Given the popularity of that smackdown of homeopathic quackery by the Skeptics’ Vicki Hyde the other night, here’s a guest post on similar quacks put together by regular commenter Falafulu Fisi (and Vicki Hyde) a few years back when they were all over the telly. It was an episode of
20/20 that finally kicked him into print . . .
Recent weeks have seen the screening of several documentaries about mysticism and so-called faith-based practices. TV3’s 20/20
profiled Taranaki medium Jeanette Wilson in a piece called "Back from the Dead"; another was an hour-long special investigation of the self-described Grandmaster Aiping Wang. Investigations they weren’t. Both documentaries displayed a complete lack of journalistic balance of this growing multimillion-dollar ‘faith-based’ industry. What cried out for solid, robust treatment was presented instead as just breathless entertainment.
We watched Wilson and Wang make unchallenged claims for their treatments that challenge modern human knowledge - claims that contradict proven concepts and knowledge in fields as diverse as Physics, Philosophy, Psychology, Probability and Statistics. Instead of going to a recognised university to get opinions from each of these departments, we saw reporter Melanie Reid describing Wilson’s performance as “astonishing” and citing how impressed she was with both Wilson's presentation - "she looks just like Lady Di!" gushed Reid - and her accuracy - "she was coming up with specific names and relationships." Ooh ah!
Claims for “accuracy” are actually well-covered by a field called statistics. It is a pity Reid seems never to have heard of it, for the sort of hit-or-miss high-school level descriptive statistics used by Reid is not the proper way to test the validity of a claim or hypothesis. In proper statistical testing, a hypothesis is first formulated and then rigorously tested with a method called DOE (design of experiment). Since claims like the ability to talk to the dead would be dependent on many variables, a discipline called multivariate (many variables) analysis would also be applied. Following this, the hypothesis can be either confidently validated or rejected following such an analysis. Indeed, this writer is already confident that had 20/20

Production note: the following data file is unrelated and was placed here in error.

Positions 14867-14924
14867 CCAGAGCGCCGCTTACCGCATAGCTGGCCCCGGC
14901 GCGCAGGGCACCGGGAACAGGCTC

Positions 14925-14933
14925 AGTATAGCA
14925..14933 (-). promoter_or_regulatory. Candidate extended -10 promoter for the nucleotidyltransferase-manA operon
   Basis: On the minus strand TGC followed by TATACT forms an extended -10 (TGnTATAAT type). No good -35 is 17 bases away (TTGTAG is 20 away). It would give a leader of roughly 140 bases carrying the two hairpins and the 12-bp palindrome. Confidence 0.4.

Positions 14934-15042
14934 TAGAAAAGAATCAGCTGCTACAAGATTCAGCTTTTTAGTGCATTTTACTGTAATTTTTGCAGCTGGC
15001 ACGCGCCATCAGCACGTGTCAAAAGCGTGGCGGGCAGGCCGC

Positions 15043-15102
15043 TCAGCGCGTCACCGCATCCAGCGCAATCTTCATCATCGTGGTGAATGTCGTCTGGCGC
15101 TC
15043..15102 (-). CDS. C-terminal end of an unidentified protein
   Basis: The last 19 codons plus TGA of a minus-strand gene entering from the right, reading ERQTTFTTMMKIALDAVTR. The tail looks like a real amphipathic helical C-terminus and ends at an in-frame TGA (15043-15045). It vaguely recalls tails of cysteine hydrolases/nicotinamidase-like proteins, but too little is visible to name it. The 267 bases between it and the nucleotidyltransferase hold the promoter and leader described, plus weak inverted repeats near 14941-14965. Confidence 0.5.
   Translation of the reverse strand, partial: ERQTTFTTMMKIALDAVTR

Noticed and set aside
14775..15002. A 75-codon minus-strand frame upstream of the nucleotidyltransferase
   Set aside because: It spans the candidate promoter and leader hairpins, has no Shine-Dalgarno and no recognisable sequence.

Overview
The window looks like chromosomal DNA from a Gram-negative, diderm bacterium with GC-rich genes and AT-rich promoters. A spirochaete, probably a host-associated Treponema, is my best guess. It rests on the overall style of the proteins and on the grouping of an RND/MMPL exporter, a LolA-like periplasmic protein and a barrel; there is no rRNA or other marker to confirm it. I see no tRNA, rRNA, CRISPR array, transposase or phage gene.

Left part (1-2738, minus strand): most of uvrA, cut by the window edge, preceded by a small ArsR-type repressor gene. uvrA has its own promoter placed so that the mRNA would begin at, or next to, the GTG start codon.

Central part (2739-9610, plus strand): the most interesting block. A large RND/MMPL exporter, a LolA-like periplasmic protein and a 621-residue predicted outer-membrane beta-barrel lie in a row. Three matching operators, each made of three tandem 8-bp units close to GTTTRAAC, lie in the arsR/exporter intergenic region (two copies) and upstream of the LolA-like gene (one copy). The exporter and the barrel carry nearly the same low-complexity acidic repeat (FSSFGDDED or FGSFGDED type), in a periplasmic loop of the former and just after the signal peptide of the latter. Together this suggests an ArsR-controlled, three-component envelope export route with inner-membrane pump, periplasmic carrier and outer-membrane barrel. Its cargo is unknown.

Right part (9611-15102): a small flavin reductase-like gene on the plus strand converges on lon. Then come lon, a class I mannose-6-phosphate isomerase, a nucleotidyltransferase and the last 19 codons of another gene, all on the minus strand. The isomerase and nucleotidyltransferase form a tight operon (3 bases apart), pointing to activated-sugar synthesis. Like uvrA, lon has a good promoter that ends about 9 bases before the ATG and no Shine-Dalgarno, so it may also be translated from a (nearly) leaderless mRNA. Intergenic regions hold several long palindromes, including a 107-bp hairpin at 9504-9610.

sought expert advice from the Auckland University Statistics department the result would be both a sure rejection of the validity of the psychic ability of Jeanette Wilson, and better television viewing.
Of course the very powerful images selected by 20/20
were chosen precisely because they make great entertainment for the unthinking. They didn't screen many of the more unimpressive readings, for example when Wilson asked a lady twice if her father had died, or the cases where she used the same names and stock phrases over and over again.
did include a very brief critique, it was disappointing that the programme chose to focus extensively on one very emotional, but content-free reading in what they called a "test" of the medium's ability. The real tests of such skills have to be carefully planned in order to avoid naïve or misleading interpretations, and once again statistical hypothesis-validation must be applied. If 20/20
had divided the audience into different ethnicities and then asked Wilson to do a performance with groups only of Polynesians or Asians for example, it might well demonstrate a shortfall in Wilson’s techniques. As common names such as “Falafulufisi” or “Semisi” will probably be unfamiliar to her, I would suggest the hit rate for her guess work will likely be almost zero or quite low. This is just one way a proper statistical test should have been conducted.